Motor City Melancholy: DETROPIA Film Review

By at January 16, 2013 | 6:26 am | Print

3.5 / 5 stars

Detropia Movie PosterFor a passing moment in Detropia, the dying-city documentary by Heidi Ewing and Rachel Grady (Jesus Camp), we get a glimpse of the fallout from the 1967 Detroit riots. Burned and gutted buildings. Law enforcement in the streets en masse. An unlikely citizen brandishing a gun. It’s all positioned as a visual comparison, with painful similarities, to the current woes in the Motor City, but there’s one unspoken difference: Regardless of the sequence of events in ‘67, or reasons for them, the people of Detroit had a hand in those actions. Today’s quiet destruction of Detroit is the result of something being done to the citizens, not by them.

And that ‘something’ is the swift-kick action of big business, decimating jobs in manufacturing–and much of the entire country’s manufacturing sector–by choosing cheaper labor in other countries. As Ewing and Grady illustrate in their perfectly low-key, non-narrated style, the results are devastating, with Detroit unemployment rates zooming off the charts, and the city suffering rock-bottom bankruptcy. The film’s spooky, desolate imagery effectively conveys the city’s troubling emptiness. And it’s the greatest creative strength of Detropia, with photography and spare music that sustains a hauntingly dim tone, while suffering the occasional monotony of a documentary without a story arc.

In fact, with so many documentaries today having a last-act punctuation (a revelation, a story twist), it’s almost strange to see a film without one. But the lack of a tangible denouement in Detropia is more a reflection of the city’s reality (at least in 2010): Despite glimmers of a comeback, hope is either low or fleeting, with the Detroit population the lowest it’s been since the 1910s.

So Ewing and Grady create a greater scope of storytelling via their subjects, spending time with people who remember quite a different city, a metropolis of gleaming promise built by the world’s greatest car manufacturers. Most engaging is club owner (and retired teacher) Tommy, a welcoming host who recalls when his joint would jump after shifts at the nearby auto plant. With no more shifts–and no more plant–Tommy can only reminisce about a table of fellas who’d come in and order 50 chicken wings; he explains while donning an apron himself, making a sandwich for a patron, admiring that his Mexican workers can wrap a head of lettuce like nobody’s business. There’s no irony in his voice, by the way, and his stories about the old days have a simple pride that inspires empathy.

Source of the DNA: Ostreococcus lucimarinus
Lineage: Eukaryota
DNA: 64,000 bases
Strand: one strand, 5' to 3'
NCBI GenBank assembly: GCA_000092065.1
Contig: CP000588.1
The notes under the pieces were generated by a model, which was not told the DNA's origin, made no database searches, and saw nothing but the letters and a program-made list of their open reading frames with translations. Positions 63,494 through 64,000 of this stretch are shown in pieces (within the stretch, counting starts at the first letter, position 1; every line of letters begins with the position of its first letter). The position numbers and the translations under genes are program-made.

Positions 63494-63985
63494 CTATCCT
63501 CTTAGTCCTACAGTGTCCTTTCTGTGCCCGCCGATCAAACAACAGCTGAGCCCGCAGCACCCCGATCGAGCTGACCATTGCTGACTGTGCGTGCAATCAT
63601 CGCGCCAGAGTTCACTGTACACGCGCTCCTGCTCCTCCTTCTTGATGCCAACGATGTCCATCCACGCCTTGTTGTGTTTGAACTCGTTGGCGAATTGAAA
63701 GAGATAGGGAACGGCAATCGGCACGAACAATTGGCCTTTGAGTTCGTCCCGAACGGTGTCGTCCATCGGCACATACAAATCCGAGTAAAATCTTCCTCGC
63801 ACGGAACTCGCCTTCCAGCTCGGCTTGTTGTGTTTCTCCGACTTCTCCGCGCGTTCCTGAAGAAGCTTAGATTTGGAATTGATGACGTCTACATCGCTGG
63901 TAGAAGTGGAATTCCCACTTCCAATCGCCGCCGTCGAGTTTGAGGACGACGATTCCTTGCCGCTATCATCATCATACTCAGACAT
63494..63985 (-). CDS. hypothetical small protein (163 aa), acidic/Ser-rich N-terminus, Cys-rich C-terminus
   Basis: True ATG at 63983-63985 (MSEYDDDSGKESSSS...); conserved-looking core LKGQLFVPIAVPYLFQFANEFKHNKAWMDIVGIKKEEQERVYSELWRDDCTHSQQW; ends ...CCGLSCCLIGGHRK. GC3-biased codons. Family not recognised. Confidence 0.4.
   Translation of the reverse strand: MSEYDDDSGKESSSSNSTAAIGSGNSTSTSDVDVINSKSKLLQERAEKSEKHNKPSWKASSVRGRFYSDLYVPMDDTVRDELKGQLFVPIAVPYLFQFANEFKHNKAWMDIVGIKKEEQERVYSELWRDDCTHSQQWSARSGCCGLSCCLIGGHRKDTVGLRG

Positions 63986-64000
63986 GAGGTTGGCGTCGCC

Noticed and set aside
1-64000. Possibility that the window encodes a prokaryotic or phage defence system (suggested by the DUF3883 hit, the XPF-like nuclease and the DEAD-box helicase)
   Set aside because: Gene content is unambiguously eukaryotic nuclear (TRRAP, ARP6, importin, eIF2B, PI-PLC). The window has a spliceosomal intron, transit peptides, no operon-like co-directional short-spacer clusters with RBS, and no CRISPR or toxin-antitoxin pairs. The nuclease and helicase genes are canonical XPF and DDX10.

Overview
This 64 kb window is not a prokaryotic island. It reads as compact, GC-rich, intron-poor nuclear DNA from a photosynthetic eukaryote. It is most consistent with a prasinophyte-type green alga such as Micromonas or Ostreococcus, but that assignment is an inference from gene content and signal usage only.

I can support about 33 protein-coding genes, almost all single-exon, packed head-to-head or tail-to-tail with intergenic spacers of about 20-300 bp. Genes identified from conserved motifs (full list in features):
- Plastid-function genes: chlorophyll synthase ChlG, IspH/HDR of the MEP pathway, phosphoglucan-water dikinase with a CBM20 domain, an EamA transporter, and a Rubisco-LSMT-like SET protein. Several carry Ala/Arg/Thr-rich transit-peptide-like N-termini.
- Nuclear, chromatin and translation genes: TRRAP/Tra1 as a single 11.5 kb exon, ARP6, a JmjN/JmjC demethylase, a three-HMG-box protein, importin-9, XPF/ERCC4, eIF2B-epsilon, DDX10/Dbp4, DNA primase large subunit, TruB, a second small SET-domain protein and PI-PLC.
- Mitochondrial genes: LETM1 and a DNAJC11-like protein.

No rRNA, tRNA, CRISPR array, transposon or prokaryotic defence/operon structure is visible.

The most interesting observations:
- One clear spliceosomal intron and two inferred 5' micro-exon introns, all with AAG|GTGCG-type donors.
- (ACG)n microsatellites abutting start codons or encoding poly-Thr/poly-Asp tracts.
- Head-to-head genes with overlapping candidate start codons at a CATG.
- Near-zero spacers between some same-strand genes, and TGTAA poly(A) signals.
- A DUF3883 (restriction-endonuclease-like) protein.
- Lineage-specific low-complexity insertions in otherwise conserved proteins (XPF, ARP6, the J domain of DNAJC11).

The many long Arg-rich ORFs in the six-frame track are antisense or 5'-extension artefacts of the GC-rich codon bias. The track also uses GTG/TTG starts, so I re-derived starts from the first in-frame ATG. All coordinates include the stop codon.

Crystal Starr in Detropia

The filmmaking team’s quiet, even-handed style was remarkable in a film like Jesus Camp; with a topic so sensitive, you’d think neutrality would be impossible. That same approach works here, Grady and Ewing’s choice to avoid tugging on heartstrings an admirable one, if perhaps less emotional.

As expected, Detropia has plenty to cover about jobs. In an early sequence, charismatic United Auto Workers union leader George McGregor leads a meeting with factory workers being asked to take a pay cut. McGregor, older than he was in his glory days, is literally at a loss for words in his effort to be both eloquent and clear. His fellow union members take the no-bullshit route, refusing to give in. The scene, bare and honest, feels like a piece of Harlan County, USA, the 1976 Oscar-winning documentary about coal miners strong-armed by the only industry in town. And regardless of the results in that film, we know how this showdown will end up.

We also know that the U.S. government bailed out the auto industry (to summarize it simply), and Grady and Ewing conclude with that hopeful turn of events, as well as a new influx of residents: Younger folks, hungry to buy a gorgeous loft for $25,000, embracing the city as it is, adding art rather than heartache. They may not reinvigorate an economy on their own, but who will?

DVD Notes:
The DVD for Detropia, winner of Best Documentary Feature at the 2012 Independent Film Festival of Boston, includes about 20 additional scenes not included in the final cut, as well as the film’s original trailer.

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